A: So Minkie [Spiro] is the director on all the episodes. And you know, she’s a very short person like me. So both of us were looking up at all these big guys who were wrangling all this stuff on the set, but they were using Matchbox cars on a table to show where the cars went. And, you know, here we are with all this sophisticated equipment and computers and cameras, and they’re literally just using Matchbox cars. I love details like that.

Q: Maybe you can use that for one of your next novels.

A: I’ll leave it to Mike Connelly to write about the world of Los Angeles. But yeah, it was really cool just to see how they work with the extras. And you know, there are hundreds of people on set for this thing that was in my head while I was in my pajamas writing it a few years ago.

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Q: What really struck me about the series was how similar and how different it was from the book, different enough that I wasn’t sure what was going to happen even though I read the novel.

A: Charlotte [Stoudt] is the person I spoke with — and she’s the showrunner and writer — and I said to her, I know you can’t have Andy sitting in a car for three episodes traveling across the country and being upset and thinking, even though I can do that in several chapters. You have to have things happen. But it was really important to keep the spirit of the characters and the emotional story between the mother and daughter, because that’s the real heart of the book for me. It’s kind of, in a way, a love story between a mother and daughter. And it’s about trauma and how it can really be passed down genetically. Andy has no idea of all these things Laura was up to, but she’s inherited that trauma in some silent ways and in some really visible ways, like where her life is at the moment where she’s just stalled out. So I was pleased with how they managed to do that and to bring the two of them together. And I don’t like stories that have every single strand tied up. I mean, obviously the big strands are tied up, but they left it at a place where I felt like, yeah, I’m just super-pleased. I love everything about it, actually.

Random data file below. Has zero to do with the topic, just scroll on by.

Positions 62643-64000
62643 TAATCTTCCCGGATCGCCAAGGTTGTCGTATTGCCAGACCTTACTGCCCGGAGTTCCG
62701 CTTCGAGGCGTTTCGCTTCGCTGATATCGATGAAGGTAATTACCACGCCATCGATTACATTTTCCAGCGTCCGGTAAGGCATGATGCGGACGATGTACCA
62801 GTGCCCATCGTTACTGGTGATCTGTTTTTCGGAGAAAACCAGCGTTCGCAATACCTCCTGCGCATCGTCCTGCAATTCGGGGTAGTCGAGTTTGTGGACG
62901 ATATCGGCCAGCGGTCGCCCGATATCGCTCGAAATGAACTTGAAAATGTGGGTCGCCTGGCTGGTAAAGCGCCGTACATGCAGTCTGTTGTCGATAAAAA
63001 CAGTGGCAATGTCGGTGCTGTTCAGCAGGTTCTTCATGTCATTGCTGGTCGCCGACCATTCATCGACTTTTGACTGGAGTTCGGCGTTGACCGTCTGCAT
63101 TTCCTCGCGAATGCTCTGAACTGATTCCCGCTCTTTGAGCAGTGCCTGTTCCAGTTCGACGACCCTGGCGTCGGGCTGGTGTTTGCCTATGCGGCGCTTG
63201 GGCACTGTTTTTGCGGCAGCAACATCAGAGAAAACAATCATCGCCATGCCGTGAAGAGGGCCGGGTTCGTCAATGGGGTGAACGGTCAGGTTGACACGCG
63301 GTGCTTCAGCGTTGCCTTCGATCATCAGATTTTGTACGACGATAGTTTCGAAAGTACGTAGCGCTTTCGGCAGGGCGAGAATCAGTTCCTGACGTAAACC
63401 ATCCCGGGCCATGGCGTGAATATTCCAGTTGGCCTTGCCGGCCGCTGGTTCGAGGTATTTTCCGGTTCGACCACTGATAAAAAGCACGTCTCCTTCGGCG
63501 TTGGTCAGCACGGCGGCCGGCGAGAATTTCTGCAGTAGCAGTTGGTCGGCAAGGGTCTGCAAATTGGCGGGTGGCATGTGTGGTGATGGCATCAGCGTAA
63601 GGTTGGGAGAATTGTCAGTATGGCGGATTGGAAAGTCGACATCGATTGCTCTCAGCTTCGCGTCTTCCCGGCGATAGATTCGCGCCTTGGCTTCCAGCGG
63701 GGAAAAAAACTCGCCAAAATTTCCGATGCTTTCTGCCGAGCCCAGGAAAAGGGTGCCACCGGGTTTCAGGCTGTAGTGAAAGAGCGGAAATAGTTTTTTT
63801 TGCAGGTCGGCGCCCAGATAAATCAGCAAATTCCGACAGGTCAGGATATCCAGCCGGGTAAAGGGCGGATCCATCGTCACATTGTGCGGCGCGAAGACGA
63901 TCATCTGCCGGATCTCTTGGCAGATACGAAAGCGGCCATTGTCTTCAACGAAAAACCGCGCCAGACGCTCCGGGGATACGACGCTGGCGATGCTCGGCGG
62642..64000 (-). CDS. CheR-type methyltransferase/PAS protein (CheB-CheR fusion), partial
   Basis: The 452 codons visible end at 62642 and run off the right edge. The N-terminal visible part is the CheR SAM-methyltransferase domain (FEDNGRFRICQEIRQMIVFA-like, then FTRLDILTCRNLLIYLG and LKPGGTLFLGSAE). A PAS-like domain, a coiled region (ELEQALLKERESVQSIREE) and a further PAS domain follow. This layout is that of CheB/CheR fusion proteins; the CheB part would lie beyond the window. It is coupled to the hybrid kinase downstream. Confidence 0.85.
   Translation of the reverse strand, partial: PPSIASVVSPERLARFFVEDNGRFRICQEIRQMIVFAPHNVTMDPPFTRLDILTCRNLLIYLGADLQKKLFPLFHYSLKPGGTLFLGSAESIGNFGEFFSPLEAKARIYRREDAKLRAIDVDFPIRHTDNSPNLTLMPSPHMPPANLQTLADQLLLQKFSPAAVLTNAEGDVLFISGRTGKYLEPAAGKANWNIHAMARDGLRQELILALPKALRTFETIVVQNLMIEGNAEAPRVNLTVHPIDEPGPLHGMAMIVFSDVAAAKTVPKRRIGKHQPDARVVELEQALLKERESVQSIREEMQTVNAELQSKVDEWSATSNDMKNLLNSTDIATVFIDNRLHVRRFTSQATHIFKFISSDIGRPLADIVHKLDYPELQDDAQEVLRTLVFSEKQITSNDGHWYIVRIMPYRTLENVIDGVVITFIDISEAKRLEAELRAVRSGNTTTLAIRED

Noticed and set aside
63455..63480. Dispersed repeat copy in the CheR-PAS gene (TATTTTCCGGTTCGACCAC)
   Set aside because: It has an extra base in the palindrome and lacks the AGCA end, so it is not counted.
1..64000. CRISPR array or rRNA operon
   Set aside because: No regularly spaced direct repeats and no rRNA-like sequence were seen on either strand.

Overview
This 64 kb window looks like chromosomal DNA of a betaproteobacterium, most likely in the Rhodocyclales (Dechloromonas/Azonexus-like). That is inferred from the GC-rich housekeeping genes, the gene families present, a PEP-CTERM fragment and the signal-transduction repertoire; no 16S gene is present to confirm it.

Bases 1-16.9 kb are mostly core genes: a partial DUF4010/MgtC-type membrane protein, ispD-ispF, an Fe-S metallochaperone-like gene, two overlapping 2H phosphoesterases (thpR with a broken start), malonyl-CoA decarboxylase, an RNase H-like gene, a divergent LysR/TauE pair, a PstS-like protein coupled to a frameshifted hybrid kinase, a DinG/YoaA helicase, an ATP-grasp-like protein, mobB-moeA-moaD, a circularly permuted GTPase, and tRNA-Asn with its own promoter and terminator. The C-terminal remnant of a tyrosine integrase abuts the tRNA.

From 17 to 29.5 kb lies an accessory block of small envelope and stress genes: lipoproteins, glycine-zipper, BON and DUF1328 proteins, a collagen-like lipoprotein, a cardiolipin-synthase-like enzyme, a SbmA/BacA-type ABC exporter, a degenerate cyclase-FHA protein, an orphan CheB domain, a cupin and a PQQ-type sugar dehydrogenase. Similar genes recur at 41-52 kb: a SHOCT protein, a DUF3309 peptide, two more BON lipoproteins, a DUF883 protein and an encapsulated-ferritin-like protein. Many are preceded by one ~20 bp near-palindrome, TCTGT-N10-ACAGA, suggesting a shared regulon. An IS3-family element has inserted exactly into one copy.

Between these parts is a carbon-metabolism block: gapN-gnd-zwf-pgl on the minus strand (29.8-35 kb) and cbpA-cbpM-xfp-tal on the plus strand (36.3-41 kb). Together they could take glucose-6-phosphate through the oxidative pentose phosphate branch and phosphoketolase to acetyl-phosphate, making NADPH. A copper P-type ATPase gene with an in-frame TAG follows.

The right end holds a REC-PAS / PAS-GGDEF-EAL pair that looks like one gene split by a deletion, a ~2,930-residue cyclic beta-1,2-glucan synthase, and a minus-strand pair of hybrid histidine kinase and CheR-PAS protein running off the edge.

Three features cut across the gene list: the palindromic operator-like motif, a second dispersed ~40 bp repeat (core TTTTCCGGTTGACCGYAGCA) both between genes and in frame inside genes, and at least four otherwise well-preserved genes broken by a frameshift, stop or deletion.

Q: How was watching the series for the first time?

A: I love to be on the treadmill when I’m stressed out. And I’ve been so anxious about this, I’ve been on the treadmill for like two hours a day. No kidding. And so I just watched it on the treadmill. I binged it over the course of a few days.

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Q: What were you most nervous about?